April 19, 2010
Police say Valero hanged himself in cell
CARACAS, Venezuela -- Former boxing champion Edwin Valero, who had a spectacular career with 27 straight knockouts and flouted a tattoo of Venezuelan President Hugo Chavez on his chest, hanged himself in his jail cell Monday after being arrested in the fatal stabbing of his wife, police said.
The former lightweight champion used the sweat pants he was wearing to hang himself from a bar in the cell, said his lawyer, Milda Mora.
Valero, 28, had problems with alcohol and cocaine addiction and struggled with depression. He previously had been suspected of assaulting his wife, and was charged last month with harassing her and threatening personnel at a hospital where she was treated for injuries.
Valero's 24-year-old wife, Jennifer Carolina Viera, was found dead in a hotel room halfway across the country Sunday, and police said the fighter emerged from their room telling hotel security he had killed her.
Valero was found hanging in his cell early Monday by another inmate, who alerted authorities in the police lockup in north-central Carabobo state, Federal Police Chief Wilmer Flores told reporters. He said Valero still showed signs of life when they took him down, but they were unable to save him and he died about 1:30 a.m. ET.
The former WBA super featherweight and WBC lightweight champion was a household name in Venezuela, and had a huge image of Venezuela's president tattooed on his chest along with the country's yellow, blue and red flag.
A man whose fists carried him from poverty in a small town to fame, Valero's all-action style soon earned him a reputation as a tough, explosive crowd-pleaser. His last victory, in Mexico in February over Antonio DeMarco, brought his record to 27-0 -- all knockouts. Venezuelans called him "Inca," alluding to an Indian warrior, while elsewhere he was called "Dinamita," or dynamite.
Valero had a turbulent disposition and had been in trouble with the law before, for violent incidents and problems with alcohol and drugs.
Last month, he was charged with harassing his wife and threatening medical personnel who treated her at a hospital in the western city of Merida. Police arrested Valero following an argument with a doctor and nurse at the hospital, where his wife was being treated for injuries including a punctured lung and broken ribs.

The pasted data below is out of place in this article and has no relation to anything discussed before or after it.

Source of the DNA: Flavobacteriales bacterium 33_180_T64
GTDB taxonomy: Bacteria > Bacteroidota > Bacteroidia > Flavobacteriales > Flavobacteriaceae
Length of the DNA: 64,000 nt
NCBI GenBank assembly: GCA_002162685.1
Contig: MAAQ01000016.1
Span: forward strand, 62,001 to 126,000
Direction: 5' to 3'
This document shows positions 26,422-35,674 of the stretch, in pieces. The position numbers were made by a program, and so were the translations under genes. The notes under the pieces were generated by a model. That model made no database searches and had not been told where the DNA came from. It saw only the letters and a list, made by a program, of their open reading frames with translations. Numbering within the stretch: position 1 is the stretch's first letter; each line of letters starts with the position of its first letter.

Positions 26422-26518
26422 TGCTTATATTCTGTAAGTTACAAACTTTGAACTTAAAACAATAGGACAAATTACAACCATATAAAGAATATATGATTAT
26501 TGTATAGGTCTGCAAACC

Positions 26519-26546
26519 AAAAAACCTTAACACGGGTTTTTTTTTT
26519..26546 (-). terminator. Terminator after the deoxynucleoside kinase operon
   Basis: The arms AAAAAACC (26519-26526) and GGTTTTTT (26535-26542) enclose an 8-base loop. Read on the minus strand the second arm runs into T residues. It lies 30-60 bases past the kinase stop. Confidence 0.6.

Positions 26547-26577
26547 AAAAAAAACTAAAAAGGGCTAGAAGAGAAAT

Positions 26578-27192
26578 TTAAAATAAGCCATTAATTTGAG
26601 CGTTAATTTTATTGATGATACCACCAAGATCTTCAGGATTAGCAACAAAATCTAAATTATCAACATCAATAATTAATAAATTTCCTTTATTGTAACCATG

The Attorney General's Office said in a statement that Valero was detained March 25 on suspicion of assaulting his wife, but his wife told a police officer her injuries were due to a fall. When the boxer arrived moments later, he forbade Viera from speaking to the police officer and spoke threateningly to the officer, prosecutors said in a statement.
A prosecutor had asked a court to keep Valero in jail, the Attorney General's Office said. But a judge instead allowed him to remain free under certain conditions, including that he appear in court every 90 days, said Mora, his lawyer.
Mora told The Associated Press that after the incident, Valero was held for nine days in a psychiatric hospital in Merida, where he underwent police-supervised rehabilitation. She said people close to the fighter posted bail on April 7 and he was allowed to go free.
Valero's manager, Jose Castillo, criticized authorities for failing to act more forcefully to prevent the killing.
"I asked the authorities not to let him out. He needed a lot of help. He was very bad in the head," Castillo told reporters. "But they let him out. They were very permissive with him, and because of that, we're now in the middle of this tragedy."
Mora, however, said of Valero: "He was the only one responsible."
She said the Venezuelan government had arranged for the fighter to attend a drug and alcohol rehabilitation program in Cuba. He had missed a flight to Cuba earlier this month and was scheduled to fly there soon, she said.